When Emmanuelle Michaux produced her first short film at the age of twelve, she dreamed of making films, while her actor, who was the same age, dreamed of becoming a dancer.
Thirty years on, the artist films her childhood friend on stage in a cabaret show. She films the wings, portrays the gap between their childhood dreams and reality.
At the same time, the artist took an interest in the assassination of the Empress Sissi by an anarchist in Geneva. Elisabeth of Austria was a young wild thing who became empress out of duty. The Italian anarchist Luigi Luccheni lived in misery and chose to kill a woman who had always wanted to die.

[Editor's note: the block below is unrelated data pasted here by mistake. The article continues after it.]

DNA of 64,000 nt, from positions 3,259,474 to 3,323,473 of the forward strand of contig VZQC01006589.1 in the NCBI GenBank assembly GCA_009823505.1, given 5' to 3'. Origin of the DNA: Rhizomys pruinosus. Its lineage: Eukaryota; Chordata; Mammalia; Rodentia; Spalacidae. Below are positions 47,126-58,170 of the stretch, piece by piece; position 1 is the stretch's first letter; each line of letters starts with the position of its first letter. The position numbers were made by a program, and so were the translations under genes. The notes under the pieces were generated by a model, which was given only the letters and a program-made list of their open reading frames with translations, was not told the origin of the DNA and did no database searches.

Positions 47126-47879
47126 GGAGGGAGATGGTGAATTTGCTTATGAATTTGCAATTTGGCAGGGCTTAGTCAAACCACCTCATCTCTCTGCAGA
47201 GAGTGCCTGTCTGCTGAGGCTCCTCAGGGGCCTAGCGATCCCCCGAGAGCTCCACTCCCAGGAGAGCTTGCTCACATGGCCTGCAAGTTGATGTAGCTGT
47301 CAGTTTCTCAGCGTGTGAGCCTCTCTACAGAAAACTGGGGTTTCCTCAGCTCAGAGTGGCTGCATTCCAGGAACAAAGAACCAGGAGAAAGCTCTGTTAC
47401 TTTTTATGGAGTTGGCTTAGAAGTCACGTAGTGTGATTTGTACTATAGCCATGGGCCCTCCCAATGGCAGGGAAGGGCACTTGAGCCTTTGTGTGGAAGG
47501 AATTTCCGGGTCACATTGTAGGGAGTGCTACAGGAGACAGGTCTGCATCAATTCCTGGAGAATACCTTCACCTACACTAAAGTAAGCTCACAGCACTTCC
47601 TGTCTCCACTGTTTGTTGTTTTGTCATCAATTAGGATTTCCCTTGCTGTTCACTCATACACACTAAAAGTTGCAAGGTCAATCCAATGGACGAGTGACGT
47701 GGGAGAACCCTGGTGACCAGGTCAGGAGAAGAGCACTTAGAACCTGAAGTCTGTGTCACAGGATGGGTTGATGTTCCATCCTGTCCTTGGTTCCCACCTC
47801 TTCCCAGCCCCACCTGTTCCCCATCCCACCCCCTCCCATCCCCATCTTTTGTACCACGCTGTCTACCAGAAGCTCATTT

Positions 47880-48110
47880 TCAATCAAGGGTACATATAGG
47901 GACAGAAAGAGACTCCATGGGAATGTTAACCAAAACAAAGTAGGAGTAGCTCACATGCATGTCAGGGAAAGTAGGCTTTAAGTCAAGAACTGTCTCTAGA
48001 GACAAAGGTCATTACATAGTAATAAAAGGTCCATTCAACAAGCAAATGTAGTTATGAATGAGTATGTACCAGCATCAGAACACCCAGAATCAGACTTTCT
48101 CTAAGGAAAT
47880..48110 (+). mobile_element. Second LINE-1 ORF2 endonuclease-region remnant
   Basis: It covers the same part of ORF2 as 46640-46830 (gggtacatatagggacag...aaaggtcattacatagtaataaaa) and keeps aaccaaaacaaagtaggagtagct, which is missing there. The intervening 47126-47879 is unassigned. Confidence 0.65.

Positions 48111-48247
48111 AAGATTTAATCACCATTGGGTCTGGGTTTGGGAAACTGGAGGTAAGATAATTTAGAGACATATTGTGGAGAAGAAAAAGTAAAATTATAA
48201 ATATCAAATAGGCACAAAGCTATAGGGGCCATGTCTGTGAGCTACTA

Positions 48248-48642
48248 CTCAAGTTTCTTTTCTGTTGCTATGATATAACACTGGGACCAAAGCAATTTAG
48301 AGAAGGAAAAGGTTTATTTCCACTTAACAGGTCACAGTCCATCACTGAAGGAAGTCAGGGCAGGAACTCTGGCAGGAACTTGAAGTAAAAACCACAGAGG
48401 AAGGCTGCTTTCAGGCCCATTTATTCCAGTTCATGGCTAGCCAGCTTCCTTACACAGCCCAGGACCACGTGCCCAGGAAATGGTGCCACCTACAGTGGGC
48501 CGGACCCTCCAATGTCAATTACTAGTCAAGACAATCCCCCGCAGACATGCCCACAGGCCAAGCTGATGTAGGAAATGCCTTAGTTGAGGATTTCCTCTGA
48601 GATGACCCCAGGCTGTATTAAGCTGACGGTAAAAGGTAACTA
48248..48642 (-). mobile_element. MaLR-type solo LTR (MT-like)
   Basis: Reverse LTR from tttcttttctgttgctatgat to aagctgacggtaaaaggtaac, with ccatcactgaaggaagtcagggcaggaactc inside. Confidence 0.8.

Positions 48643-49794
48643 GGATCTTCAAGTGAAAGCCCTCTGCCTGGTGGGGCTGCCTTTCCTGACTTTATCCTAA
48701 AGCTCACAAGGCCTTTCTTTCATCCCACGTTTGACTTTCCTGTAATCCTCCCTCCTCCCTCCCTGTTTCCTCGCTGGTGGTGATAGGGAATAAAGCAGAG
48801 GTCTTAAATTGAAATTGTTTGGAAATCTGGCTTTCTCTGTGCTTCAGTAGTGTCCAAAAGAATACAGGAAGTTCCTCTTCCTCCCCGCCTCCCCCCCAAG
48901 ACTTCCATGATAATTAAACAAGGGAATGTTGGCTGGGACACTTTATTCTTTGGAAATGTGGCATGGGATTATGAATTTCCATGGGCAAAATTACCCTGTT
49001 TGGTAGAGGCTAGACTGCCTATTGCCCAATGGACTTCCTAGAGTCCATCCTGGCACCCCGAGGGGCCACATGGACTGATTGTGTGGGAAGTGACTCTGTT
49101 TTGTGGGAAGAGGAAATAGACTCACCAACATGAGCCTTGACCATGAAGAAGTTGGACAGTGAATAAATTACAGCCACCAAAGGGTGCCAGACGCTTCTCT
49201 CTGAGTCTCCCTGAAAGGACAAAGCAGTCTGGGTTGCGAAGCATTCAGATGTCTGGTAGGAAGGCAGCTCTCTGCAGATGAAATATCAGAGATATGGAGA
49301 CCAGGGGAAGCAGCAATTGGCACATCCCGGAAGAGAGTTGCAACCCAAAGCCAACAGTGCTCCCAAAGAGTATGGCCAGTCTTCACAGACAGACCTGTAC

The two apparently unconnected events give rise to a text and film that looks at social conditioning and free will.
A producer was interested but the project was shelved due to lack of funds. The rushes and sixty pages of voiceover text were already complete.
Michaux decided to proceed all the same, displaying the anatomy of her fragmented work in an installation as an act of “non-resignation”.
A series of sequences from the rushes are shown on screen and snatches of the text can be heard. It is up to the spectator to finish the work.